Tales of the lost land

Summer 1988

Palestinians have long suffered from an international confusion over exactly who - and where - they are. In the nineteenth century there was a tendency to present Palestine as empty; the subsequent loss of homeland for Palestinians has obviously displaced them further. Bowman looks at Palestinian national identity, as expressed symbolically through certain items of clothing or national colours, and in three texts by Fawaz Turki, Edward Said and Raja Shehadah. He considers the vexed question of language - for example, although many Palestinians can speak Hebrew they will talk to Israelis in English as a way of establishing neutrality. Meanwhile, the idea of a common enemy is seen as central to the construction of national identity. Consideration is given to the work of Eric Hobsbawm, Edwin Ardener, Benedict Anderson and Ernst Roman.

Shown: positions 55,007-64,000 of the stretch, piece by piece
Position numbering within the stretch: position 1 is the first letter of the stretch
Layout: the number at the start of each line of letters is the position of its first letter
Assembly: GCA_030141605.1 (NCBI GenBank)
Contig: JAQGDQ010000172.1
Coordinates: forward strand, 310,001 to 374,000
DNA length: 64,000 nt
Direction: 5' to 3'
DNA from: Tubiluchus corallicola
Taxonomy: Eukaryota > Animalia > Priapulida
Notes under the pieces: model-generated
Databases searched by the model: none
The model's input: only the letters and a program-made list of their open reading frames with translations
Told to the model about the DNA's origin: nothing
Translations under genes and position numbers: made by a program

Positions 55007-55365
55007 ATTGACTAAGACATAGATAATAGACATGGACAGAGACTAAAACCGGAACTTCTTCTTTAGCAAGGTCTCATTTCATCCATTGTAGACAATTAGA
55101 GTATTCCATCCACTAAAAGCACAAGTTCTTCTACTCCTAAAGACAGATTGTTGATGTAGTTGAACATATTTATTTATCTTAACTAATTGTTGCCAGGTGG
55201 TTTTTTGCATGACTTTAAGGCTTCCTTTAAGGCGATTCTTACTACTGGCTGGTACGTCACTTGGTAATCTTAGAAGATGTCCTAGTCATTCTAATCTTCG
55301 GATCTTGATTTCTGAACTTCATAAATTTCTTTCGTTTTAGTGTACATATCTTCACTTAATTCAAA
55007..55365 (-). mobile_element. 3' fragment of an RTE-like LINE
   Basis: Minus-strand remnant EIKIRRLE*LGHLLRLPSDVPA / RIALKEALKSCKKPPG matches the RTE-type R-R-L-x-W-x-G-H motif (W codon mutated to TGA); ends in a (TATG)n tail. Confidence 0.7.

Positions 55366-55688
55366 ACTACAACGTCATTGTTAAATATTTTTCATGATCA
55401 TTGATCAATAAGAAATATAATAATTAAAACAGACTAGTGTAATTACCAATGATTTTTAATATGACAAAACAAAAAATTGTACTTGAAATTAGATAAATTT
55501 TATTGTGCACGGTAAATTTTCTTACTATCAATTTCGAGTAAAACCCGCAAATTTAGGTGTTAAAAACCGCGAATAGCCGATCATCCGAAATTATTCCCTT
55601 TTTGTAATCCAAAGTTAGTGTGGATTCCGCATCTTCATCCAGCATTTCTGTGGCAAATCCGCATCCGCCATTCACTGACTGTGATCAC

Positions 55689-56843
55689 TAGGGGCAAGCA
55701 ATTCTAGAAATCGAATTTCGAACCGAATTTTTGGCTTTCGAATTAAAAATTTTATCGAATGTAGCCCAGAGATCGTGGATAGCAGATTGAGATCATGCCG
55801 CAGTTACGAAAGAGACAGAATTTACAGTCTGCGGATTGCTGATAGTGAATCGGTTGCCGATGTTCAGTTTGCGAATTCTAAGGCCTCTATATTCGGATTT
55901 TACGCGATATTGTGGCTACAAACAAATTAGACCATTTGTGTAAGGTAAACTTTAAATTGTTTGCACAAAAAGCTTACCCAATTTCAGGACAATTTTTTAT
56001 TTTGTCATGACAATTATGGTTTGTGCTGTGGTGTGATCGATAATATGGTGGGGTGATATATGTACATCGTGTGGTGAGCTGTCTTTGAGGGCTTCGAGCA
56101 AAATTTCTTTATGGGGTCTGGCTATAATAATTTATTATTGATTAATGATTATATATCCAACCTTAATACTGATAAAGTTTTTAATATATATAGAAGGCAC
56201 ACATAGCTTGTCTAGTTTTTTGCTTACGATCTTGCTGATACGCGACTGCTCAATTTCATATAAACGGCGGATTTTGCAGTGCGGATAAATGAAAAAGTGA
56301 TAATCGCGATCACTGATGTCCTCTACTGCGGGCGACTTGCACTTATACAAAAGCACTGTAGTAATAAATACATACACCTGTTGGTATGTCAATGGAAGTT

PDF of article:

Subscribers to New Formations can access this article for free. If you are already a subscriber please login to your account to read the article.

Subscribe to New Formations

Please note that due to EU VAT charges on digital products, the final price may be slightly different depending on the EU country in which your billing address is located.
New Formations 5 cover